Triple Frontier (United States, 2019)

March 16, 2019
A movie review by James Berardinelli
Triple Frontier Poster

With today’s cinematic focus squarely on gender-balanced films, it almost feels odd to encounter something so testosterone-driven. Nevertheless, Triple Frontier is less a shrine to masculinity than a callback to the themes embraced by the John Huston/Humphrey Bogart classic, The Treasure of the Sierra Madre. An unconventional heist film in which a majority of the action occurs after the loot has been liberated, Triple Frontier features impeccable photography, strong acting, and well-staged action scenes that ooze tension. Director J.C. Chandor (Margin Call, All is Lost) has crafted one of Netflix’s better direct-to-streaming offerings to-date.

Triple Frontier gathers together a group of five elite ex-military men to pull off a daring heist in the middle of the South American jungle. The leader of the mercenary group is Santiago “Pope” Garcia (Oscar Isaac), a mercenary-for-hire who has done the necessary groundwork and planning. He is joined by William “Ironhead” Miller (Charlie Hunnam), who currently gives “tell it like it is” motivational speeches to new recruits; the down-on-his-luck Tom “Redfly” Davis (Ben Affleck), whose initial reluctance melts away when he sees how much money is involved; Ben Miller (Garrett Hedlund), Ironhead’s younger brother; and Francisco “Catfish” Mor (Pedro Pascal), a pilot who’s currently grounded due to involvement in cocaine smuggling. Their target is the drug lord Lorea (Reynaldo Gallegos), who keeps his entire stockpile of cash in a well-guarded, out-of-the-way mansion.

The film’s first half hour suffers from some pacing problems as it goes through the obligatory process of assembling the team. The planning and execution of the robbery are handled economically, leaving the movie with well over an hour to navigate its most compelling series of events: getting out of the wilderness with dozens of bags of cash. Stealing the loot proves to be the easy part. Transporting it by van, helicopter, mule, and on foot makes the men easy targets and the friction within the group puts them in greater danger. Chandor understands how to ratchet up the suspense and tension with each new obstacle.

The Treasure of the Sierra Madre explored the corrupting influence of greed as it caused otherwise decent men to act violently and irrationality in pursuit of gold. Triple Frontier is cast from the same mold with paranoia and avarice obliging the members of Pope’s handpicked group to be impulsive, incautious, and at times downright stupid. They don’t stick to the plan, are sloppy and careless in its aftermath, and begin to fight among themselves as bits and pieces of their humanity slip away. They go into the mission anticipating only one death (Lorea). The mounting body count is a testimony to how badly they have misjudged the situation.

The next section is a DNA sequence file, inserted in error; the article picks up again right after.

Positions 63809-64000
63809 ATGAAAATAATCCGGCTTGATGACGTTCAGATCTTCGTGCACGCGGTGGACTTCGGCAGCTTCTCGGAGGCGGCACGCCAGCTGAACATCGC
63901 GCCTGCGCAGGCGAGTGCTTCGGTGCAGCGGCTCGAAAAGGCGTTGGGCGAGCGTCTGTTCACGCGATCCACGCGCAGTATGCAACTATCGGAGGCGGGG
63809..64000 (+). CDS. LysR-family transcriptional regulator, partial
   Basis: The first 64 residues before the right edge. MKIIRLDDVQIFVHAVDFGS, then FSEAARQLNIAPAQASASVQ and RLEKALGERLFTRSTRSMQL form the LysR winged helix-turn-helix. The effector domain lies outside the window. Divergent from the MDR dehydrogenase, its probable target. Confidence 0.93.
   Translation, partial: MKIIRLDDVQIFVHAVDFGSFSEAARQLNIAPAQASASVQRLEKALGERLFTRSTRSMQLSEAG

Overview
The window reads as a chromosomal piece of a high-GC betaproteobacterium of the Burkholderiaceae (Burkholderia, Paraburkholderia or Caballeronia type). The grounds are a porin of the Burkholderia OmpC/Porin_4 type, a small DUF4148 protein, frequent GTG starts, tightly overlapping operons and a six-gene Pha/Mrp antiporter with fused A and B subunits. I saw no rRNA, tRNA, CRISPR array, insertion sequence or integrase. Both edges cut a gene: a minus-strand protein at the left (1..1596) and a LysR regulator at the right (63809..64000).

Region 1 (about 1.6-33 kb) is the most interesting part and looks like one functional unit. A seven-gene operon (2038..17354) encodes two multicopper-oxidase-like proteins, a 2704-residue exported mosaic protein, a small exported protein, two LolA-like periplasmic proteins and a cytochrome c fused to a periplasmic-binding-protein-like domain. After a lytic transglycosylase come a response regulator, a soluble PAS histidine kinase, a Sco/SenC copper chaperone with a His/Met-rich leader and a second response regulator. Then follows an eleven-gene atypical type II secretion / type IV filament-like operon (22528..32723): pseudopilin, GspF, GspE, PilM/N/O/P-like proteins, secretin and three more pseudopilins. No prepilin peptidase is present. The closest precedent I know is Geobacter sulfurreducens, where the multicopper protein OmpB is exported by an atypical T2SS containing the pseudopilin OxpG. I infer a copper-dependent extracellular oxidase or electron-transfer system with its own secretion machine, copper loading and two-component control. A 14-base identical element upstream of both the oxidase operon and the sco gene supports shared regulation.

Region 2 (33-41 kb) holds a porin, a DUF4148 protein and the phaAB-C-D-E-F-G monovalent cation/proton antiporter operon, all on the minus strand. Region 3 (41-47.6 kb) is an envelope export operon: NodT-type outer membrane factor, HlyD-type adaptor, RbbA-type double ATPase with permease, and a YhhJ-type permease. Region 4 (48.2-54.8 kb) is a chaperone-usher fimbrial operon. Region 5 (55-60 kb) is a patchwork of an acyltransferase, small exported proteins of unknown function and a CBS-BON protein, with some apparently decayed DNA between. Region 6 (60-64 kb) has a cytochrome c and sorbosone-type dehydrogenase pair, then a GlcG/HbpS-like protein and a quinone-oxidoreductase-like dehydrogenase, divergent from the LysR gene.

A secondary theme in Triple Frontier relates to how inadequately soldiers are treated by the military once their primary usefulness is at an end. Pope works as a gun for hire in foreign countries. Ben fills the role of the patsy in MMA matches, allowing himself to get beaten to a pulp. And Redfly’s financial woes are so deep that he has little choice but to join his old comrades. Chandor doesn’t belabor the point but it’s evident that the characters in this movie are collateral damage of a war machine that doesn’t take the human toll into account.

As always, Oscar Isaac gives a reliably strong performance, with Pope exuding a calm confidence that only begins to crack when things go badly wrong. Ben Affleck, having put on a few pounds (for this or Batman?), is credible as the world-weary Redfly. Pedro Pascal (The Equalizer 2) emerges from the group of supporting players to steal a few scenes; Catfish is a stock character who becomes something more due to the actor’s performance.  Adria Arjona is the only actress with significant screen time, although her role is neither well-developed nor clearly defined (she plays the insider who provides Pope with detailed plans of Lorea’s house and schedule).

Netflix’s mission statement is to provide subscribers with enough original content that they won’t be tempted to cancel the service. It spans the gamut from critically lauded fare like Roma to stories with strong mainstream appeal. Triple Frontier falls into the latter category. Despite its prominence on a streaming service, however, it has the look and feel of a motion picture – an indication that direct-to-streaming films are no longer segregated by low quality or a cheap aesthetic. The craftsmanship evident in Triple Frontier’s construction gives Netflix a claim to having one of the best movies released into the wasteland of 2019’s first quarter.

Triple Frontier (United States, 2019)

Director: J.C. Chandor
Cast: Ben Affleck, Oscar Isaac, Charlie Hunnam, Garrett Hudlund, Pedro Pascal, Adria Arjona
Screenplay: Mark Boal & J.C. Chandor
Cinematography: Roman Vasyanov
Music: Disasterpeace
U.S. Distributor: Netflix
Run Time: 2:05
U.S. Release Date: 2019-03-15
MPAA Rating: "R" (Violence, Profanity)
Genre: Thriller
Subtitles: none
Theatrical Aspect Ratio: 2.11:1